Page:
Misreporting of Energy Intake in the Elderly Using Doubly Labeled Water to Measure Total Energy Expenditure and Weight Change

for the Health, Aging, and Body Composition Study

Research output: Contribution to journalArticle

23 Citations (Scopus)

Abstract

Background: One of the major problems in dietary assessment is inaccuracy in reporting diet. Objective: To examine the association between self-reported energy intake (EI) by food frequency questionnaire (FFQ) and energy expenditure (EE), measured by doubly labeled water (DLW), among older persons. Design: EE was assessed in 298 high-functioning, community-dwelling older adults (70–79 years of age) over a 2-week period using DLW. Dietary intake was assessed using a Block FFQ. The ratio between reported EI and total energy expenditure (TEE) was calculated. Misreporting was defined as follows: participants with an EI/TEE ratio of <0.77 were categorized as low energy reporters, while participants with an EI/TEE ratio >1.28 were categorized as high energy reporters. Participants with an EI/TEE ratio of 0.77–1.28 were categorized as “true” energy reporters. One-year percent weight change prior to EE visit was used as another validation indicator. Participants who were low energy reporters but lost >2% of their body weight were categorized as undereaters. Results: Two hundred ninety-six participants provided both FFQ and DLW measurements. Forty-three percent of participants were low energy reporters; among them, almost 30% lost weight and, therefore, were categorized as undereaters. The undereaters consumed significantly fewer calories. No difference in the frequency of low energy reporting was detected between genders or racial groups. Underreporters had significantly higher body weight than “true” or high reporters. Undereaters tended to have higher body mass index than the underreporters. Conclusions: Undereating is prevalent in the elderly and may be falsely perceived as underreporting. It should be further addressed and characterized in future studies.

Original languageEnglish (US)
Pages (from-to)14-24
Number of pages11
JournalJournal of the American College of Nutrition
Volume29
Issue number1
DOIs
StatePublished - Feb 1 2010

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Energy Intake
Energy Metabolism
Weights and Measures
Water
Food
Body Weight
Independent Living
Body Mass Index
Diet
Surveys and Questionnaires

All Science Journal Classification (ASJC) codes

  • Medicine (miscellaneous)
  • Nutrition and Dietetics

Cite this

Misreporting of Energy Intake in the Elderly Using Doubly Labeled Water to Measure Total Energy Expenditure and Weight Change. / for the Health, Aging, and Body Composition Study.

In: Journal of the American College of Nutrition, Vol. 29, No. 1, 01.02.2010, p. 14-24.

Research output: Contribution to journalArticle

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title = "Misreporting of Energy Intake in the Elderly Using Doubly Labeled Water to Measure Total Energy Expenditure and Weight Change",
abstract = "Background: One of the major problems in dietary assessment is inaccuracy in reporting diet. Objective: To examine the association between self-reported energy intake (EI) by food frequency questionnaire (FFQ) and energy expenditure (EE), measured by doubly labeled water (DLW), among older persons. Design: EE was assessed in 298 high-functioning, community-dwelling older adults (70–79 years of age) over a 2-week period using DLW. Dietary intake was assessed using a Block FFQ. The ratio between reported EI and total energy expenditure (TEE) was calculated. Misreporting was defined as follows: participants with an EI/TEE ratio of <0.77 were categorized as low energy reporters, while participants with an EI/TEE ratio >1.28 were categorized as high energy reporters. Participants with an EI/TEE ratio of 0.77–1.28 were categorized as “true” energy reporters. One-year percent weight change prior to EE visit was used as another validation indicator. Participants who were low energy reporters but lost >2{\%} of their body weight were categorized as undereaters. Results: Two hundred ninety-six participants provided both FFQ and DLW measurements. Forty-three percent of participants were low energy reporters; among them, almost 30{\%} lost weight and, therefore, were categorized as undereaters. The undereaters consumed significantly fewer calories. No difference in the frequency of low energy reporting was detected between genders or racial groups. Underreporters had significantly higher body weight than “true” or high reporters. Undereaters tended to have higher body mass index than the underreporters. Conclusions: Undereating is prevalent in the elderly and may be falsely perceived as underreporting. It should be further addressed and characterized in future studies.",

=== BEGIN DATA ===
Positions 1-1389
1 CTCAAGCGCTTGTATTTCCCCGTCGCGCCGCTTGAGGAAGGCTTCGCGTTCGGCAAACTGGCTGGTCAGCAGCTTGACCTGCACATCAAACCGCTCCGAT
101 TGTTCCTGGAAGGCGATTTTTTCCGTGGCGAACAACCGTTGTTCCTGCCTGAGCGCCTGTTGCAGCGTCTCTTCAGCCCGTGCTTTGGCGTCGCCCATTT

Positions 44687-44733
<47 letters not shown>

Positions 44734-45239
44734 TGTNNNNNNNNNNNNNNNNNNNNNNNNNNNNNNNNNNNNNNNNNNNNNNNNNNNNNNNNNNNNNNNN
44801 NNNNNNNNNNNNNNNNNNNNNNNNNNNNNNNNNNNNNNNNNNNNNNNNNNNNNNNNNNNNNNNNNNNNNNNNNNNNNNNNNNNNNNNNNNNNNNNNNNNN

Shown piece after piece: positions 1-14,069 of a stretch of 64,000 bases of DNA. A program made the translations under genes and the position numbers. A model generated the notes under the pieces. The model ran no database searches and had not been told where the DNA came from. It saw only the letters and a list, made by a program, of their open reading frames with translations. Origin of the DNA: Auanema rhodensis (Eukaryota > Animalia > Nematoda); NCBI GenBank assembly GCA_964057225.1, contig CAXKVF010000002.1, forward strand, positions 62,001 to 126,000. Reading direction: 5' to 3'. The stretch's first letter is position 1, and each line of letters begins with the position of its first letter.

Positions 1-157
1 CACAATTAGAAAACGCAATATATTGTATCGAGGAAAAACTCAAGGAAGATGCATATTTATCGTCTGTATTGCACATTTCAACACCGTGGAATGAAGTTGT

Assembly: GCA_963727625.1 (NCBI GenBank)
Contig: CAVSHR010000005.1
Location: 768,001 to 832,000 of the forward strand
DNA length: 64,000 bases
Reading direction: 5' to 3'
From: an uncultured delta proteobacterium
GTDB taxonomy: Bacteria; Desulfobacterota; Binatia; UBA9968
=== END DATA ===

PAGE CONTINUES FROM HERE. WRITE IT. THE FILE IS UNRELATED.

author = "{for the Health, Aging, and Body Composition Study} and Shahar, {Danit R.} and Binbing Yu and Houston, {Denise K.} and Kritchevsky, {Stephen B.} and Newman, {Anne B.} and Sellmeyer, {Deborah E.} and Frances Tylavsky and Lee, {Jung Sun} and Harris, {Tamara B.}",
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AU - for the Health, Aging, and Body Composition Study

AU - Shahar, Danit R.

AU - Yu, Binbing

AU - Houston, Denise K.

AU - Kritchevsky, Stephen B.

AU - Newman, Anne B.

AU - Sellmeyer, Deborah E.

AU - Tylavsky, Frances

AU - Lee, Jung Sun

AU - Harris, Tamara B.

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